Body Composition

Body Composition

In physical fitness, body composition is used to describe the percentages of fat, bone and muscle in human bodies. The percentages of fat (body fat percent) is of most interests because it can be very helpful in judging health in addition to body weight.

In average, a healthy male's body should have 12~18 percent fat. In females the number is slightly higher; approximately 14~ 20 percent fat.

Body composition (particularly body fat percentage) can be measured in several ways. The most common method is by using a set of measurement calipers to measure the thickness of subcutaneous fat in multiple places on the body. This includes the abdominal area, the subscapular region, arms, buttocks and thighs. These measurements are then used to estimate total body fat with a margin of error of approximately four percentage points.

Another method is Bioelectrical impedance analysis (BIA), which uses the resistance of electrical flow through the body to estimate body fat.

A more accurate but less convenient method is using a large tank of water to measure body buoyancy. Increased body fat will result in greater buoyancy, while greater muscle mass will result in a tendency to sink.

Much recently, Body Composition is being estimated using cross-sectional imaging methods like Magnetic Resonance Imaging (MRI) and Computed Tomography (CT). Since MRI and CT give the most precise body composition measures to-date, many pharmaceutical companies are very interested in this new procedure to estimate body composition measures before and after drug therapy especially in drugs that might change body composition. Image Reading Center at the New York obesity reseach center in Manhattan is the only expert facility that utilizes DEXA, MRI and CT in Body Composition estimation for large research studies and pharmaceutical clinical trials.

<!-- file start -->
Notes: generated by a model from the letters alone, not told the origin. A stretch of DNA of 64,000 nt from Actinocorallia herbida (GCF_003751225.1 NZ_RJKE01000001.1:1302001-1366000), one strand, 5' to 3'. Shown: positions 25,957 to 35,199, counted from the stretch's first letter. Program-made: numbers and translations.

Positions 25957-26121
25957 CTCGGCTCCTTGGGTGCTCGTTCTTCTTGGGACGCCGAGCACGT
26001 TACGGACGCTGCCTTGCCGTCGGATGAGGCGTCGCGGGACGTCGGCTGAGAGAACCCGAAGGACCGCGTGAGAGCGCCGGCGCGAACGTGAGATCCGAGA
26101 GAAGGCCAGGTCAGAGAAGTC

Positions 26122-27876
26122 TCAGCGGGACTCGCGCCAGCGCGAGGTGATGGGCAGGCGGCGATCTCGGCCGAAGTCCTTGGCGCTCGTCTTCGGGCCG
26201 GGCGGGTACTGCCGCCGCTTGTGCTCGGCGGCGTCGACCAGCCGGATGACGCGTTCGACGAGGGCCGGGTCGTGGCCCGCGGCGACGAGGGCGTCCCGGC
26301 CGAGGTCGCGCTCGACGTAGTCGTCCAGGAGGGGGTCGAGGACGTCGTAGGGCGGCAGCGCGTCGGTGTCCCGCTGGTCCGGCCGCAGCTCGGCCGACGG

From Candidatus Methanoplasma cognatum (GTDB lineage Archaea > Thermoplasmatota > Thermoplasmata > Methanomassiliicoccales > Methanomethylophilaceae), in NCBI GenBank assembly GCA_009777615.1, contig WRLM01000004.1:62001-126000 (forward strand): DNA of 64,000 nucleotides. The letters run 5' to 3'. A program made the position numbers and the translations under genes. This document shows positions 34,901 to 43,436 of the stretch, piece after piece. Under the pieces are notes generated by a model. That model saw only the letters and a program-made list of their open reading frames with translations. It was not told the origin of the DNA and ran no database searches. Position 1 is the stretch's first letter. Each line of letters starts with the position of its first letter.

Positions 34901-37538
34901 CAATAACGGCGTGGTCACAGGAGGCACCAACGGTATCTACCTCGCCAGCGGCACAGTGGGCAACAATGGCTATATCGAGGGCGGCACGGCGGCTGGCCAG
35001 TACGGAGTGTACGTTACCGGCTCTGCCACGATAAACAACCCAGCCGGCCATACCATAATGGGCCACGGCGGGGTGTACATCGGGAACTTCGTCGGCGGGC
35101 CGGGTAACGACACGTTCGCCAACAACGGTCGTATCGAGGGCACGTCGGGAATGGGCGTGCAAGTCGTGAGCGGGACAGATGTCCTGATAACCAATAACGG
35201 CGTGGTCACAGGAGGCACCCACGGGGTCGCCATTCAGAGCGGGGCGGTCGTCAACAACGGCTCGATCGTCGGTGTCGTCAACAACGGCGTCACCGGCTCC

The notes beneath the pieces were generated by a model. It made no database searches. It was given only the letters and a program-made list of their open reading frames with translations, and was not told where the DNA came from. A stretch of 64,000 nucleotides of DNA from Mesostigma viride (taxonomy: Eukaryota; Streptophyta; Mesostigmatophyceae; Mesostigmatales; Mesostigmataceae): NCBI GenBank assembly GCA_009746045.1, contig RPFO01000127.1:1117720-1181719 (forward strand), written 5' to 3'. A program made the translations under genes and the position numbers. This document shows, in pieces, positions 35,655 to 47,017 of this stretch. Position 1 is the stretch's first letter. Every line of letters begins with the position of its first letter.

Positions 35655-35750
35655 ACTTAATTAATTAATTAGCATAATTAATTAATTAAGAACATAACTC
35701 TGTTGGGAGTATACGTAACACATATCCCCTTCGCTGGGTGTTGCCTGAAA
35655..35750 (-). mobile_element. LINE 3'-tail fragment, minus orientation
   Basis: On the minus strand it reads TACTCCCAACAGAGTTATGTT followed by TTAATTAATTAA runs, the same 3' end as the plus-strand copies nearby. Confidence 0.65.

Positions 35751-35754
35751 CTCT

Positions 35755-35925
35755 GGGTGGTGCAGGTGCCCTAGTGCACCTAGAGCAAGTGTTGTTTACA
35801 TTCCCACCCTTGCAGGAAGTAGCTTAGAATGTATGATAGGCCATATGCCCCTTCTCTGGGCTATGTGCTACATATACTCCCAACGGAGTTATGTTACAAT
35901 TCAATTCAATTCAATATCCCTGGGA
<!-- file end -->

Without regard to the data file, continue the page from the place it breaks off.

A new technique for measuring body composition has been developed using the same principles as under water weighing. The technique uses air, as opposed to water, and is known as air displacement plethysmography (ADP). Subjects enter a sealed chamber that measures their body volume through the displacement of air in the chamber. Body volume is combined with body weight (mass) in order to determine body density. The technique then estimates the percentage of body fat and lean body mass through known equations (for the density of fat and fat free mass).

ADP is quickly becomming the preferred method for measuring human body composition in medical, research, athletic, military, and health club environments, due to the speed, accuracy, and safety of the technique.